How to respond to false accusations

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How to respond to false accusations
Imagine how you would prove your innocence in a court of law. (Jupiterimages/liquidlibrary/Getty Images)

Nothing is more frustrating than being accused of something you didn't do. Accusations can be made at any level from participation in a community setting like a parent-teacher's association, at work, or more seriously in a criminal case. Here are some tips on how to respond to false accusations.

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  1. 1

    Say nothing. Of course, this is all predicated on what the situation is; but for the most part, if someone accuses you of something, the best thing you can do is say nothing. It seems like strange advice. But in the moment emotions can run high. If someone has accused you of something, they are probably already frustrated, upset or even downright angry. By telling them you are innocent, a point of view which is counter to theirs, you will most likely only inflame the argument. Now sometimes accusations do require answers right away; in that case, suggest a change of setting. Calmly and rationally say to the person that you believe they are mistaken. Offer to grab lunch or a cup of coffee and to let you explain your side of the story to them. This will diffuse the momentary tension. Again, do this immediately only if necessary.

  2. 2

    Consider representation. Now that you've been accused of something, take a moment to seriously consider if you need counsel, legal or otherwise. If you are not sure, call a solicitor and speak to them. Usually there is no charge for an initial consultation. Do not overlook this step. Certain matters seem as if they are small, but can quickly get out of control if you are left fending for yourself and put in the position of having to choose your words carefully.

  3. 3

    Gather evidence. Since you know you are innocent, now is the time to gather the evidence that supports your claim. This will obviously be different in each situation. Think about credit card receipts, appointments, emails, bank records. Anything that is in written form which can support your claim will help to eradicate the claims against you.

  4. 4

    Prepare your argument. Take your evidence and organise it in a way that makes logical sense to support your claim. If you were accused of cheating on a spouse, start with where you were that night, show receipts or emails to support your claim in chronological order. As you shrink the time window of where you were and who you were with, you will slowly begin to win the argument. Chronology is the key as your argument must make sense. If someone accused you of something in writing, respond to their claim in writing. For instance, a cable company might be trying to say you didn't properly return a cable box when you moved. By responding in writing you are creating a paper trail that you can use as evidence either with the cable company or the credit bureaus. Even if you must write multiple letters over the course of several months, it will go a long way to establishing the truth of your story.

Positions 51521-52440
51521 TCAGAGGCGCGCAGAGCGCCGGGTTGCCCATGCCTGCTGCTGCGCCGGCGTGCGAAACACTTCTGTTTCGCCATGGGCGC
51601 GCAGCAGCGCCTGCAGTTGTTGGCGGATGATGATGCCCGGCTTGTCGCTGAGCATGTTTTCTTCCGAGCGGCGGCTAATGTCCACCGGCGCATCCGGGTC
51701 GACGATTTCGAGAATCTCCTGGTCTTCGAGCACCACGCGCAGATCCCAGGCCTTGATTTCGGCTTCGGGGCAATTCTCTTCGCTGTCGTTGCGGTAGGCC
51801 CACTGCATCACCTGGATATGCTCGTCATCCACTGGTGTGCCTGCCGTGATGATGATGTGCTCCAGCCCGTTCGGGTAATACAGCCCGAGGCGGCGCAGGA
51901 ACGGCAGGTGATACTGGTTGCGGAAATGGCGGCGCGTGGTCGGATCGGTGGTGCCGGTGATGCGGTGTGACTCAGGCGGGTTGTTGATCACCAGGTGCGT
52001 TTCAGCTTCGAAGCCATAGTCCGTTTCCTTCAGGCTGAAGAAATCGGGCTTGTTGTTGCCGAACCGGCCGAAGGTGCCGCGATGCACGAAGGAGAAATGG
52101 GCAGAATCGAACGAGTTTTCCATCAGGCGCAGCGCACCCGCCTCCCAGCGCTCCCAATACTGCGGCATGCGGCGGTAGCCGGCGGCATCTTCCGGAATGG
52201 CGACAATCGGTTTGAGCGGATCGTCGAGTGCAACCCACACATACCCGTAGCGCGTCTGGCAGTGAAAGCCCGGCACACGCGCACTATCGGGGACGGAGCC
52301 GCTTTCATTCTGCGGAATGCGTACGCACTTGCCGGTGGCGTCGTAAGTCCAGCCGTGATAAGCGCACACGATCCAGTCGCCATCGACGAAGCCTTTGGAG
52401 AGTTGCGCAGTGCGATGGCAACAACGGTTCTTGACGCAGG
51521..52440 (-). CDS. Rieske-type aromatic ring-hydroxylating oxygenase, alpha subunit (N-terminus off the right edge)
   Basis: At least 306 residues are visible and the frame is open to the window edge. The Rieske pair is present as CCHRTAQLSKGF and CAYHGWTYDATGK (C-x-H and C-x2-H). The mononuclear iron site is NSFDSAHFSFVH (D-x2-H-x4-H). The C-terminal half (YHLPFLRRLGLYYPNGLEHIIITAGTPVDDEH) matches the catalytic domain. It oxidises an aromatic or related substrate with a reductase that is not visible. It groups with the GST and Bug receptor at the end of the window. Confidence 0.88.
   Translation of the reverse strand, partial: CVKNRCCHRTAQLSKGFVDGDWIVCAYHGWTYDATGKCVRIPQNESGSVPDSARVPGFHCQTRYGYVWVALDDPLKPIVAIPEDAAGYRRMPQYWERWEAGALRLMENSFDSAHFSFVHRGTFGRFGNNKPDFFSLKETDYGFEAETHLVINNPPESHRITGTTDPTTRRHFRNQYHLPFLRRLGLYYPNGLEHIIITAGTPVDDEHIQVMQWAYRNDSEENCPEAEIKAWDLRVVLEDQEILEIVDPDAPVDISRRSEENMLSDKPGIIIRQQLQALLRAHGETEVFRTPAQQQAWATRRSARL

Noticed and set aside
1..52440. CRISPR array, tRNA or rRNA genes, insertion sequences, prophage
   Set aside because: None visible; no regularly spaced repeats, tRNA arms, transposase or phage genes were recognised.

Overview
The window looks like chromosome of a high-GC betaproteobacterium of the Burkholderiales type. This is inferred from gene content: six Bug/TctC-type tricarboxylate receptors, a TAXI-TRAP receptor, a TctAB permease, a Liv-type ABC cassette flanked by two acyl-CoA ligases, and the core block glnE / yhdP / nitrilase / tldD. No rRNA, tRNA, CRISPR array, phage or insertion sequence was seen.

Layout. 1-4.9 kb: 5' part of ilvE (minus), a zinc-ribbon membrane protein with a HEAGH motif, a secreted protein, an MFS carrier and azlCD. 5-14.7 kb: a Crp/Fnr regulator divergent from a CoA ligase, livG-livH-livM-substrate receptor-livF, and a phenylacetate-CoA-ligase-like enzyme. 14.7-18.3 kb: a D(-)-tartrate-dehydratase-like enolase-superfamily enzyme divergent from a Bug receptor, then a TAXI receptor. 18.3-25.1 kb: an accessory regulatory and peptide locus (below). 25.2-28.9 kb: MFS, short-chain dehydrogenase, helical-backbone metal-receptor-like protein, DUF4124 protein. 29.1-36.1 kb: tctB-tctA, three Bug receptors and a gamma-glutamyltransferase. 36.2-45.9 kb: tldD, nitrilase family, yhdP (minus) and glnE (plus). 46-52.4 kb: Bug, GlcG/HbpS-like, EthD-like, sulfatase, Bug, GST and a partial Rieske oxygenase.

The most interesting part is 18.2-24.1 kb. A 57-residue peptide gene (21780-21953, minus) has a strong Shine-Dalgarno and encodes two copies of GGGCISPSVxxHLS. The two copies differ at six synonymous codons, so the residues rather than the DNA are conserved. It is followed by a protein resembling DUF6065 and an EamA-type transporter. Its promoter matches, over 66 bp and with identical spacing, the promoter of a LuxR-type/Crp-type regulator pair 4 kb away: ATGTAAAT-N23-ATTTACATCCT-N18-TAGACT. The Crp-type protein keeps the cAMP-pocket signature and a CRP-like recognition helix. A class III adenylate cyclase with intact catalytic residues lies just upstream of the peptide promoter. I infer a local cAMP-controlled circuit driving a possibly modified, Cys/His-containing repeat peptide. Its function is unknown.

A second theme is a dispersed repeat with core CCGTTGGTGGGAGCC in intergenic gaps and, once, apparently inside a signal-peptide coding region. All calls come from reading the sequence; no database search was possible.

5. 5

    Contact the person who made the accusation. If you have legal counsel, obviously follow their instructions, as they will most likely not want you contacting the other party. But if this is a matter that should be addressed by you face to face, it is time to contact the other party. Schedule a time where you can meet with them to share your side of the story. Remember, stay clam and respectful on the phone. Also, do not meet on their turf or in their office. Suggest neutral venue like a lunch spot or coffee shop.

  6. 6

    Explain your side. Now that you're face to face with the person, address the accusation they made against you. Remember to keep emotion out of the way. If you've done your homework properly and have evidence, it should be fairly easy to eradicate the claim. Lay your evidence out in chronological order. Give them a chance to respond. Do not expect an apology from them, as it may or may not happen. Truthfully they may feel completely embarrassed if you were in the right. Also know that sometimes people need to "agree to disagree." Meaning, if there is no punitive action that you will suffer from this accusation, and you cannot convince this person with your evidence of your innocence, then it may be in everybody's best interest if you just drop it. Is it satisfying? Probably not. But at the end of the day there are only so many battles one can fight in life. Move onto something that betters you or your career and stop wasting time with the bonehead who made false accusations against you. You have responded to them and if they don't get it, it's their loss.

Tips and warnings

  • Make sure you have a piece of evidence to deny each point of your opponent's claim.
  • If the accusation is criminal, seek legal counsel immediately. This article is intended for issues which can be resolved without use of the law.

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